Colombie


2013-2016


Promoting the Full Implementation of the Principles of the Rome Statute (ICC2)


The project involved LWBC in national discussions on transitional justice models to be considered in order to promote a return to peace, including the presence of an observer before the Constitutional Court in a hearing on the establishment of a legal framework for peace.

The lawyers supported by the project successfully argued that systematic attacks against civilians belonging to trade unions, enforced disappearances and extrajudicial executions of civilians (presented by members of the Colombian armed forces as guerrillas who died in combat), constitute crimes against humanity. An important step has been taken to fight impunity.

The project also allowed lawyers to act in a more targeted way on judicial mechanisms that promote impunity. An analysis of the cases pleaded by its partners was carried out in order to identify the main obstacles to access to justice: unjustified delays, threats made against victims, witnesses and prosecutors and lack of institutional independence.

LWBC produced an analysis that presented transitional justice mechanisms to address the legal situation of combatants who have committed abuses against the civilian population.

In recognition of the rigour of its analysis, particularly on forced displacement and gender-based violence (GBV), LWBC was invited by the Minister of Justice to participate in the identification of transitional justice mechanisms to ensure victims' right to truth, non-repetition and reparation as part of the implementation of peace agreements between the government and the Revolutionary Armed Forces of Colombia (FARC).

PHOTO GALLERY


Local partners


Asociación colombiana de abogados defensores Eduardo Umaña Mendoza (ACADEUM)

Solidarity Fund with Colombian Judges (FASOL)

WOLA


Financiel partner


European Commission - European Instrument for Democracy and Human Rights



2010-2013


Promoting the Full Implementation of the Principles of the Rome Statute (ICC1)


As part of the talks leading to a peace agreement in Colombia, and with the collaboration of ASF Belgium and the support of the European Union (EU), LWBC launched a new project to promote and implement the principles of the Rome Statute of the International Criminal Court at the national level.

The project contributed to the opening of a new office and supported the Jose Alvear Restrepo Lawyers' Collective (CAJAR) in obtaining convictions of senior officials for serious human rights violations.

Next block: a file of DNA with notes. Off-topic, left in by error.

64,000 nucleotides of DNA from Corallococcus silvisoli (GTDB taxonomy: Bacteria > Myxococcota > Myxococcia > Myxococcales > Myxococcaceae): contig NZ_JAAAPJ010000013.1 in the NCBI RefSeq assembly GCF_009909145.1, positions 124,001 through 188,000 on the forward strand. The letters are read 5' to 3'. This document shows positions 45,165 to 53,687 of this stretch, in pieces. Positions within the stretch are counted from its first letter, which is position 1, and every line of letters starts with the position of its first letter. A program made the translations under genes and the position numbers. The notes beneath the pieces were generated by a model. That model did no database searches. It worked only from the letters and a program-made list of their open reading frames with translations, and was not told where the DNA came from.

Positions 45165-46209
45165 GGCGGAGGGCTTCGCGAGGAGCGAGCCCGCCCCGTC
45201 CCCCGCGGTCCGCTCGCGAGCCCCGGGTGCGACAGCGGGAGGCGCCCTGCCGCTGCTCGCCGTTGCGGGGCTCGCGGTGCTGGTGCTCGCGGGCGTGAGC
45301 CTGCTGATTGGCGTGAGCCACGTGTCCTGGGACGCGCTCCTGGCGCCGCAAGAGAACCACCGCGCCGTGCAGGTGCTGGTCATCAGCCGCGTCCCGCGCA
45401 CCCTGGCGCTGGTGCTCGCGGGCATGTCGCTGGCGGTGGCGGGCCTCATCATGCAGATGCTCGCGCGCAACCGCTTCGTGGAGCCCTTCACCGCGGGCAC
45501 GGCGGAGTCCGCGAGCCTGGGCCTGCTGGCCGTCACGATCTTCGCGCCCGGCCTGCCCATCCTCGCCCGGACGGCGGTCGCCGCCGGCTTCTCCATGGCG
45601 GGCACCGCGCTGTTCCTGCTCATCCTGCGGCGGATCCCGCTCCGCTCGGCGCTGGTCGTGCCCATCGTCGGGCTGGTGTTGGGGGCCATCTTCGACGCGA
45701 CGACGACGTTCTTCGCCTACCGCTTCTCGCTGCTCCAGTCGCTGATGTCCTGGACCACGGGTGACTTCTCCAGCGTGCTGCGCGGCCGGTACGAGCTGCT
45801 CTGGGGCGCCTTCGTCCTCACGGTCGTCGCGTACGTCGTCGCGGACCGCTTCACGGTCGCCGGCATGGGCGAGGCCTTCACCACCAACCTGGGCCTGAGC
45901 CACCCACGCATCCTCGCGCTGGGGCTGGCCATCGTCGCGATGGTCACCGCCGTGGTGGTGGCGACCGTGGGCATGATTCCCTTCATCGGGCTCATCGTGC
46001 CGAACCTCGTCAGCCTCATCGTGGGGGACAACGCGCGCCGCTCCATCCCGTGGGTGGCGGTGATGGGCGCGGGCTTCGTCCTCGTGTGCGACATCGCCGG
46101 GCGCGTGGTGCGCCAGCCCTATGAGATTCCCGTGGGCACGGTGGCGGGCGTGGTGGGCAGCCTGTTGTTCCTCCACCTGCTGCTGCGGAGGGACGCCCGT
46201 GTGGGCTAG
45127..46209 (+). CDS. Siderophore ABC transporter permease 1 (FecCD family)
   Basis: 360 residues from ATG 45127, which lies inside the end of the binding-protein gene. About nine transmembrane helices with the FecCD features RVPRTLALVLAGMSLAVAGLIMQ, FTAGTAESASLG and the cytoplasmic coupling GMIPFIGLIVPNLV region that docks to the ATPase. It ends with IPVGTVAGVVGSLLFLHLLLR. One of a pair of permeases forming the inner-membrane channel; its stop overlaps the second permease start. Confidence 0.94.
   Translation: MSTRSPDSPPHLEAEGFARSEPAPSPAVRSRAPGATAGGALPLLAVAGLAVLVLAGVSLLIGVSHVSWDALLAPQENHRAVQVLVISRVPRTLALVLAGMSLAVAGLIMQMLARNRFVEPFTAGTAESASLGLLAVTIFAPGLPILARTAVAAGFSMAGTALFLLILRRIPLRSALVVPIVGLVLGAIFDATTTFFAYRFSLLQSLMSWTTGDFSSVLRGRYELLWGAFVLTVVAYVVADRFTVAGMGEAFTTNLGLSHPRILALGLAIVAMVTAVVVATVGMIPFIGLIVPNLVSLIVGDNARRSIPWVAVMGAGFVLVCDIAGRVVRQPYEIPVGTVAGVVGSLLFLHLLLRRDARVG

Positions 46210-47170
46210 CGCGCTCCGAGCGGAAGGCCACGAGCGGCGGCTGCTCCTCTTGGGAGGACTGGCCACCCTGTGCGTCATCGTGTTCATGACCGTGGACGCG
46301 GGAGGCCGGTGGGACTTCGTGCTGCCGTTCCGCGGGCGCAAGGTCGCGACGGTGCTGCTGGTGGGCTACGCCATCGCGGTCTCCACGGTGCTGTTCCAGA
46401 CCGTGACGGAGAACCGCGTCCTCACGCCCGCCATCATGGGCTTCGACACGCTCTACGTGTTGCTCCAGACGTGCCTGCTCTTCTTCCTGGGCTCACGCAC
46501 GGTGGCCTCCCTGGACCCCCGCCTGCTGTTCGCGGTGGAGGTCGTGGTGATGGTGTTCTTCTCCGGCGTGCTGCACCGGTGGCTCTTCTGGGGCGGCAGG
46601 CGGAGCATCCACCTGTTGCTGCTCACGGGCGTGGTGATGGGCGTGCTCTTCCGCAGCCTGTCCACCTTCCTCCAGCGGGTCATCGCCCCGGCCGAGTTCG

In particular, the CAJAR obtained the 25-year prison sentence of the former head of Colombia's Administrative Department of Security, Jorge Noguera, for maintaining ties with paramilitary leaders and providing them with lists of persons to be murdered, a key issue in the fight against ties between state officials and illegal armed groups.

The Colombian Supreme Court recognized that Noguera provided paramilitary groups with lists of people who were subsequently murdered. Five soldiers were also convicted of participating in the murder of a representative of indigenous peoples.

The CAJAR's work has produced historical results, such as the recognition of the jurisdiction of ordinary courts over that of military courts in cases of human rights violations. This has led to an unprecedented wave of public attacks by senior government officials, including accusations that it incited victims to lie in order to gain illicit wealth.

In order to show solidarity with its partner in preserving the two most precious values of human rights defenders, ethics and credibility, LWBC worked with the country's authorities and professional associations of lawyers to restore the CAJAR's reputation in public opinion.


Local partners


Asociación colombiana de abogados defensores Eduardo Umaña Mendoza (ACADEUM)

Solidarity Fund with Colombian Judges (FASOL)

WOLA


Financial partner


European Commission - European Instrument for Democracy and Human Rights



2010-2013


Access to Justice for Indigenous Communities and Other Victims of the Conflict (Phase 2)


The Access to Justice for Indigenous Communities and Victims of Conflict project focused specifically on supporting lawyers working for indigenous and Afro-Colombian communities. This phase also focused on targeted support for litigation work carried out by the legal department of the National Indigenous Organization of Colombia (ONIC).

The organization contributed to the training of nearly 600 members of indigenous communities particularly affected by the conflict and provided their lawyers and jurists with the tools to defend their rights and acquire the legal means to make access to justice a reality.

In the presence of the United Kingdom Secretary of State for Foreign Affairs, the public launch directly contributed to the reduction of the military aid budget allocated by the British army to Colombian forces, a highlight that demonstrated the scope and concrete impacts of the work carried out by LWBC and its partners.

LWBC approached the International Criminal Court (ICC) to encourage it to open an investigation to demonstrate that Colombia was not complying with its obligation to investigate, prosecute and punish those responsible for international crimes on its territory.